DIESEL has become a demon, a bête noire for campaigners. Despite their lower fuel consumption, there are concerns many of us wheeze because of the soot particles diesels pump out.
True there are particulate filters in their exhaust systems designed to trap the soot but these eventually burn it off with a burst of heat and a resultant black cloud. This tends to happen on a long trip when the engine is working hard so it’s away from town.
There’s a new car tax (VED) regime coming in on April 1 that will see only zero emissions cars qualify for zero road tax while at present quite a few low emissions cars, including hybrids, do so.
After April 1, virtually every car will pay an annual minimum of £140, £10 less for alternative fuel (hybrid), while only purely battery-powered cars will get a £0 rating based on the idea they have no emissions. Try spinning that line to anyone who lives near a power station. True there’s the ability to charge them off solar panels but even those need to be manufactured, transported (quite possibly from China), and installed.
We now have the absurd situation where, after April 1, owners of a fuel-sipping Ford Fiesta get an annual VED bill for £140 while those with a gas-guzzling V8 petrol-powered Ford Mustang save more than £200. And if you buy a car with a list price (not sale price) of £40,000 or more there’s another £310 a year to pay for the five VED renewals after the first year, which will be hit by a penalty-first registration fee.
Of course, it can be demonstrated that hybrid cars can save on fuel. The test car that replaced the previous week’s petrol-engine Peugeot 3008 was a similarly sized Kia Niro, a petrol-powered hybrid with a natty dashboard graphic placing more leaves on a symbolic tree in response to the driving style having less environmental impact.
The reality was that the Niro delivered about a 30 per cent fuel consumption advantage over the Peugeot, bringing diesel economy to a petrol/battery-powered car.
There is, of course, more to the equation than mere money saving, or our non-scientific test. Measuring the extra implications of battery weight, complexity, and production techniques needs to be factored in and doubtless someone, somewhere has done it sensibly. It was once claimed that, over its lifetime, a hybrid Toyota Prius had a greater environmental cost than a V8 petrol-powered Jeep SUV. Maybe George Osborne remembered that when he announced the VED changes back in 2015.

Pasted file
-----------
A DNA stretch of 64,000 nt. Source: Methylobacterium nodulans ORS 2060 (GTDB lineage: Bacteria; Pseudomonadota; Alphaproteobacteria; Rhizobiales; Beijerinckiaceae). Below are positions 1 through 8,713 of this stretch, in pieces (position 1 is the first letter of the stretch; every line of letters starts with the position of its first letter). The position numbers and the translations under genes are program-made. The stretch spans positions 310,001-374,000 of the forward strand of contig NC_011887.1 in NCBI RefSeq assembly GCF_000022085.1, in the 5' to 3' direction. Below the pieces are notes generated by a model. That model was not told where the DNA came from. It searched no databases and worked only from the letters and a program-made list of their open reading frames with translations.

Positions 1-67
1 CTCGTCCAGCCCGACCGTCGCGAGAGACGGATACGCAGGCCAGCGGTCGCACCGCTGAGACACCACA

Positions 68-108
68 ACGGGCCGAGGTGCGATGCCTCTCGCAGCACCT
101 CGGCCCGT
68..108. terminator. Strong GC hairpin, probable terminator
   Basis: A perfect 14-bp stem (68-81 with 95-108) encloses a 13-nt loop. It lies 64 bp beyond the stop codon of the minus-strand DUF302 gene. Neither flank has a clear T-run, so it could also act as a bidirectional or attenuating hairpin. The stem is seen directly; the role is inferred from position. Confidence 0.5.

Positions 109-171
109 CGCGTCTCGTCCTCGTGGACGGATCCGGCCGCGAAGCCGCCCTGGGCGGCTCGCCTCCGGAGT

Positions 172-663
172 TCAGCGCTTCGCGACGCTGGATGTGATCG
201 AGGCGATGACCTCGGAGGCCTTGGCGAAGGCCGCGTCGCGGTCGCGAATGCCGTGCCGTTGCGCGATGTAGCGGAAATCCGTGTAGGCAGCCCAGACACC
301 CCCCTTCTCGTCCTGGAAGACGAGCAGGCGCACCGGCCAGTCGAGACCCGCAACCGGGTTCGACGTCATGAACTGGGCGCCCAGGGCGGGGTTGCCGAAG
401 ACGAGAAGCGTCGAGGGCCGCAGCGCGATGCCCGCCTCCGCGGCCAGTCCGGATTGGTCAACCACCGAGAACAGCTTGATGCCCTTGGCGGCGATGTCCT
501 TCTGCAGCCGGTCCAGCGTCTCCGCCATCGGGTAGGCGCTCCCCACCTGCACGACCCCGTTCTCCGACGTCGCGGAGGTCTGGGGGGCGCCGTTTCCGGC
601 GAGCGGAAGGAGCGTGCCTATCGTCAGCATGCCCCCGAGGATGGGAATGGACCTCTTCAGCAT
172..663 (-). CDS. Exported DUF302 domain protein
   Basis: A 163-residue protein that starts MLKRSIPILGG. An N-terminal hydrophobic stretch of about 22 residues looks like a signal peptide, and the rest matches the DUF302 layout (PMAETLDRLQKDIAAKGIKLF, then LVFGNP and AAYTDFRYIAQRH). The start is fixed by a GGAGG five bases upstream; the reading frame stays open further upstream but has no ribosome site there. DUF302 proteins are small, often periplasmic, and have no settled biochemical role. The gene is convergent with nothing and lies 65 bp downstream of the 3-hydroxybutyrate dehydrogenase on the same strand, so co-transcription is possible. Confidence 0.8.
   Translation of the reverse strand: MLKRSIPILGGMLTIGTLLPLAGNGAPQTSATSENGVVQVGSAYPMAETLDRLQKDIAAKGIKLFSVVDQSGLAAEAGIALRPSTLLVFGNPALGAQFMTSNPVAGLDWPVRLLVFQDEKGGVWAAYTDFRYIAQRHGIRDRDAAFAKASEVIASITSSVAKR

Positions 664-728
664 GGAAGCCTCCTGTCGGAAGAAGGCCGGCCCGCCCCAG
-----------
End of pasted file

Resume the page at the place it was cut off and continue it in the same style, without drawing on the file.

Perhaps the biggest problem for Kia where the Niro is concerned is persuading people that they actually should pay a fiver short of £27,000 for the Launch Edition. It’s not that it’s poor value, more that people link Kia to the ’80s and ’90s poverty motoring that also brought us the likes of Proton. The difference is that Kia’s still here, Proton nowhere to be seen.
The Niro is a brilliant bit of kit, all leather seats (but heated front and back making it perfect for a trip on the coldest night of the year so far), premium equipment, and a great feel. It’s a superb drive, too, with a real spark although the stark figures reveal it to be slower than the Peugeot by some margin. It doesn’t feel it.
The extra shove of the electric motor makes up for the statistical lack of bhp and torque, too, so the car copes admirably with back routes, even when fully laden. Where the Kia may fall short is in the poorer boot space (those hybrid batteries have to go somewhere) and the lack of any towing ability. Kia may not see this as a disadvantage because the current range has the Sorento SUV, long regarded as an ideal tow car.
What the Niro shows is that a firm ready to embrace technology will succeed, no matter how humble its beginnings. As well as its hybrid gear, even the humblest Niro versions get lots of electronic safety bits while boasting a lower CO2 output than the upmarket versions by some margin.
This readiness to adopt tech solutions is why Kia has tripled sales in the last eight years and Proton has gone off-beam despite (maybe because of) owning technologically brilliant Lotus.
Maurice and Annette Hardy
Car: Kia Niro 1.6 GDi HEV First Edition DCT six speed
Does it fit your ego…
0-62mph: 11.1 secs
Top speed: 101mph
Bhp: 139 @ 5700rpm
Torque: 195lb ft @ 4000rpm
…and your wallet…
Combined: 64.2 mpg
CO2 emissions: 101 g/km
Best bits: proves technology can deliver